U.S.-based Russia experts are commenting on the Russian government's crackdown on the top management of Yukos, the country's most independent, western-oriented energy company. While there is no consensus, some observers are cautioning against premature conclusions that the moves mean Russia is retreating toward state control of the economy.
There is wide agreement that by arresting Russia's richest entrepreneur Mikhail Khodorkovsky on fraud charges, the Kremlin is sending a clear political message. A panel of Russia experts met Tuesday at the conservative research organization, the American Enterprise Institute, to discuss the Yukos situation.
One of them, Anders Aslund of Washington's Carnegie Endowment for International Peace, turned aside the suggestion that the arrest may simply reflect Kremlin opposition to Mr. Khodorkovsky's plan to sell a minority holding in Yukos to a U.S. or West European-based oil company.
"I think it is pretty clear. Khodorkovsky was too big, too strong, and too independent," he said. "And it was political. Politics is far more important than one oil deal or the other, even when it is a potentially huge oil deal."
Mr. Khodorkovsky, now confined to a Moscow prison, obtained control of Yukos during what is perceived to have been a flawed and rigged privatization of state assets in the mid-1990s.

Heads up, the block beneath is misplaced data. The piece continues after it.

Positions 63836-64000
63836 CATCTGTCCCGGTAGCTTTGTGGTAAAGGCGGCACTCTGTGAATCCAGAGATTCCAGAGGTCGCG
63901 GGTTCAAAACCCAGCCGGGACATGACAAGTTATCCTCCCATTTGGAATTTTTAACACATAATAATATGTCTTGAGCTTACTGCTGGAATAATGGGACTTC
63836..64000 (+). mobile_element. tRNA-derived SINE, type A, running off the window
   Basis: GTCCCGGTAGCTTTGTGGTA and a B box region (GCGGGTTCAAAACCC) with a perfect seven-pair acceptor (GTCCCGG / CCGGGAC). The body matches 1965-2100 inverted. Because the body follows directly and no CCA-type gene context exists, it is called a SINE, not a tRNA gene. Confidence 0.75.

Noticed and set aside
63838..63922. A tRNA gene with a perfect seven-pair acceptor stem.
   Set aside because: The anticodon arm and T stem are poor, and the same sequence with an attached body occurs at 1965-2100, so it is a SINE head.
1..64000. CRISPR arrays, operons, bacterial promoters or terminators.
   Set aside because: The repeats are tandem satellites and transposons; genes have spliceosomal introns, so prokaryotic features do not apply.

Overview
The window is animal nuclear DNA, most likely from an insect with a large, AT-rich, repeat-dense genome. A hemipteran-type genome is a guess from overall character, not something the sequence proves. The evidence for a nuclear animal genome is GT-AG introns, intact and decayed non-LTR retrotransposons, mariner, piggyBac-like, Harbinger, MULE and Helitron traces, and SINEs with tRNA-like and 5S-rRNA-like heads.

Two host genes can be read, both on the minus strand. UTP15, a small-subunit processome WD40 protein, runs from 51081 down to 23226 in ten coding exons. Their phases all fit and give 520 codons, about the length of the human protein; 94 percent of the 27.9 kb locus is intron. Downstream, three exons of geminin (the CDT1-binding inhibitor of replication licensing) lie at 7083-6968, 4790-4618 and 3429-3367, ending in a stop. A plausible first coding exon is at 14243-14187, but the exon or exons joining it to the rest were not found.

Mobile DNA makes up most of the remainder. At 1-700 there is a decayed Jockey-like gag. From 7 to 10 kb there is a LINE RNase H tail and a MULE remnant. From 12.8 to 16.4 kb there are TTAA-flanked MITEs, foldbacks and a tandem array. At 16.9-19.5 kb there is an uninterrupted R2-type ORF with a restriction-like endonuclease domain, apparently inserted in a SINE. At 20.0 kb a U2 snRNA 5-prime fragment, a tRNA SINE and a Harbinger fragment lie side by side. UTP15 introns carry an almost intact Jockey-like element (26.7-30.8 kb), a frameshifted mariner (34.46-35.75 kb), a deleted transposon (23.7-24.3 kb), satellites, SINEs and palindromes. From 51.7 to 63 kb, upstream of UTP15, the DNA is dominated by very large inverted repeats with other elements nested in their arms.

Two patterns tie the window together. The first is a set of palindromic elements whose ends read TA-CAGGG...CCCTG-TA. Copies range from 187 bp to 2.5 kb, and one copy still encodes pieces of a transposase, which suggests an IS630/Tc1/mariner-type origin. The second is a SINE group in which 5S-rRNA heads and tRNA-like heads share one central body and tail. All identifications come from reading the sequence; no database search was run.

Ed Lozansky, a specialist on business operations in Russia, says by funding opposition political parties in Russia - ranging from liberals to communists - Mr. Khodorkovsky violated the unwritten rule that Russian business must stay out of politics.
Leon Aaron of the American Enterprise Institute says the Yukos affair is a major battle between competing visions of Russia's emerging market economy. In one, the Kremlin guides publicly traded companies and in the other rich oligarchs operate more or less without government constraint. Mr. Aaron cautions against quick conclusions.
"I think from all the perspectives being expressed here we can see the situation as extremely dangerous, but it is also delicate and it is not yet solved to the end," he said.
Harley Balzer, a professor at Georgetown University agrees, saying only days after Mr. Khodorkovsky's arrest it is too early to conclude that the forces backing state control have won.
"Russian President Vladimir Putin seems to want lots of things at one time. He seems to want rule of law for the country and rule by law for the president," he said. "He seems to want Russia to be a great power and also to be accepted in the community of nations. And I think it is too early to turn this whole episode into something that turns the entire political system."
But more conservative speakers are quicker to conclude that Russia may be making an historic shift. Bruce Jackson, a former U.S. military official and champion of NATO expansion into eastern Europe, spoke of the absence of protest about Mr. Khodorkovsky's arrest from either the Bush administration or western Europe. But that, he says, may change.
"I would suspect that we're at the beginning of a once in a decade or once in a generation reconsideration of where Russia is truly going," he said.
Mr. Jackson and the conservative Polish analyst Radek Sikorski fear that Russia is turning back toward state dominance of the economy and a tougher policy towards its neighbors who under communism were also constituent parts of the Soviet Union.